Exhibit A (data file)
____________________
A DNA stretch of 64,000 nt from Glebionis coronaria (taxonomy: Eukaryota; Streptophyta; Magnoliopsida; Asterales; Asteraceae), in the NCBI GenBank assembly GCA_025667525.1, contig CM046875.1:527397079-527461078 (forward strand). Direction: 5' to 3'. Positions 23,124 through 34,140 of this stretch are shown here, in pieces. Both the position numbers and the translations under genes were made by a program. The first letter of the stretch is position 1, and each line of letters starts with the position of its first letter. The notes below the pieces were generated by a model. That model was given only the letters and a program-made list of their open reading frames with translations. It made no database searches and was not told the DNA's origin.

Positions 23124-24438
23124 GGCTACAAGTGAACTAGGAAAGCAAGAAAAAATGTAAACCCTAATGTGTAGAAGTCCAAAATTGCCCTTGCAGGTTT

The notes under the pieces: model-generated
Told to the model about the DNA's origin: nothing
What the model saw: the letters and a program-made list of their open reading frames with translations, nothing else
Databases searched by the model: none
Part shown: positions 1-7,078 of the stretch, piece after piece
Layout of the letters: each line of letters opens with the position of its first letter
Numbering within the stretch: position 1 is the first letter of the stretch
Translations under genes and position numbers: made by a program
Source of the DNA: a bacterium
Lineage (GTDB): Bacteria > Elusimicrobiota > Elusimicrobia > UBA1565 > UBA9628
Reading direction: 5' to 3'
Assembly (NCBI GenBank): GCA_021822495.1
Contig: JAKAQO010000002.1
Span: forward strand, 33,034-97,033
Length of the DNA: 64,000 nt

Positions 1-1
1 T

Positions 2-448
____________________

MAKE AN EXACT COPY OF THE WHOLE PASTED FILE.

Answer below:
A DNA stretch of 64,000 nt from Glebionis coronaria (taxonomy: Eukaryota; Streptophyta; Magnoliopsida; Asterales; Asteraceae), in the NCBI GenBank assembly GCA_025667525.1, contig CM046875.1:527397079-527461078 (forward strand). Direction: 5' to 3'. Positions 23,124 through 34,140 of this stretch are shown here, in pieces. Both the position numbers and the translations under genes were made by a program. The first letter of the stretch is position 1, and each line of letters starts with the position of its first letter. The notes below the pieces were generated by a model. That model was given only the letters and a program-made list of their open reading frames with translations. It made no database searches and was not told the DNA's origin.

Positions 23124-24438
23124 GGCTACAAGTGAACTAGGAAAGCAAGAAAAAATGTAAACCCTAATGTGTAGAAGTCCAAAATTGCCCTTGCAGGTTT

The notes under the pieces: model-generated
Told to the model about the DNA's origin: nothing
What the model saw: the letters and a program-made list of their open reading frames with translations, nothing else
Databases searched by the model: none
Part shown: positions 1-7,078 of the stretch, piece after piece
Layout of the letters: each line of letters opens with the position of its first letter
Numbering within the stretch: position 1 is the first letter of the stretch
Translations under genes and position numbers: made by a program
Source of the DNA: a bacterium
Lineage (GTDB): Bacteria > Elusimicrobiota > Elusimicrobia > UBA1565 > UBA9628
Reading direction: 5' to 3'
Assembly (NCBI GenBank): GCA_021822495.1
Contig: JAKAQO010000002.1
Span: forward strand, 33,034-97,033
Length of the DNA: 64,000 nt

Positions 1-1
1 T

Positions 2-448